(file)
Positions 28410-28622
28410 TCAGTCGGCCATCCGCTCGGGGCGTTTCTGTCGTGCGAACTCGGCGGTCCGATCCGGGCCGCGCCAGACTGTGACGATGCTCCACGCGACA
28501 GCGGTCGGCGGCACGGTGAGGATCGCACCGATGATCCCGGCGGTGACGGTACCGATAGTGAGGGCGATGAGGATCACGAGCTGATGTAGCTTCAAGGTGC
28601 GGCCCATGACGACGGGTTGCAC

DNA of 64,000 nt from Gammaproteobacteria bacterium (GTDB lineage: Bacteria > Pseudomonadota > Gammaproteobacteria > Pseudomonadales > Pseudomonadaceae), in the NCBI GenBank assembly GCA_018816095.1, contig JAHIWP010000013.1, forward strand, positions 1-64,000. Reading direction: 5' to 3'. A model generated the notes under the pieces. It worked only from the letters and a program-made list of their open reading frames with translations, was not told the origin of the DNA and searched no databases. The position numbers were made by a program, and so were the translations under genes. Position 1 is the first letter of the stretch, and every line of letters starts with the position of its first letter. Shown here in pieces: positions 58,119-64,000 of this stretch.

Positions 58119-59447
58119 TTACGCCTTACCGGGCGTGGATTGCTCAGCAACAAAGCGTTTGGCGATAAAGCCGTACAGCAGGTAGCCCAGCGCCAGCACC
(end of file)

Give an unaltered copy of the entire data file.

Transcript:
Positions 28410-28622
28410 TCAGTCGGCCATCCGCTCGGGGCGTTTCTGTCGTGCGAACTCGGCGGTCCGATCCGGGCCGCGCCAGACTGTGACGATGCTCCACGCGACA
28501 GCGGTCGGCGGCACGGTGAGGATCGCACCGATGATCCCGGCGGTGACGGTACCGATAGTGAGGGCGATGAGGATCACGAGCTGATGTAGCTTCAAGGTGC
28601 GGCCCATGACGACGGGTTGCAC

DNA of 64,000 nt from Gammaproteobacteria bacterium (GTDB lineage: Bacteria > Pseudomonadota > Gammaproteobacteria > Pseudomonadales > Pseudomonadaceae), in the NCBI GenBank assembly GCA_018816095.1, contig JAHIWP010000013.1, forward strand, positions 1-64,000. Reading direction: 5' to 3'. A model generated the notes under the pieces. It worked only from the letters and a program-made list of their open reading frames with translations, was not told the origin of the DNA and searched no databases. The position numbers were made by a program, and so were the translations under genes. Position 1 is the first letter of the stretch, and every line of letters starts with the position of its first letter. Shown here in pieces: positions 58,119-64,000 of this stretch.

Positions 58119-59447
58119 TTACGCCTTACCGGGCGTGGATTGCTCAGCAACAAAGCGTTTGGCGATAAAGCCGTACAGCAGGTAGCCCAGCGCCAGCACC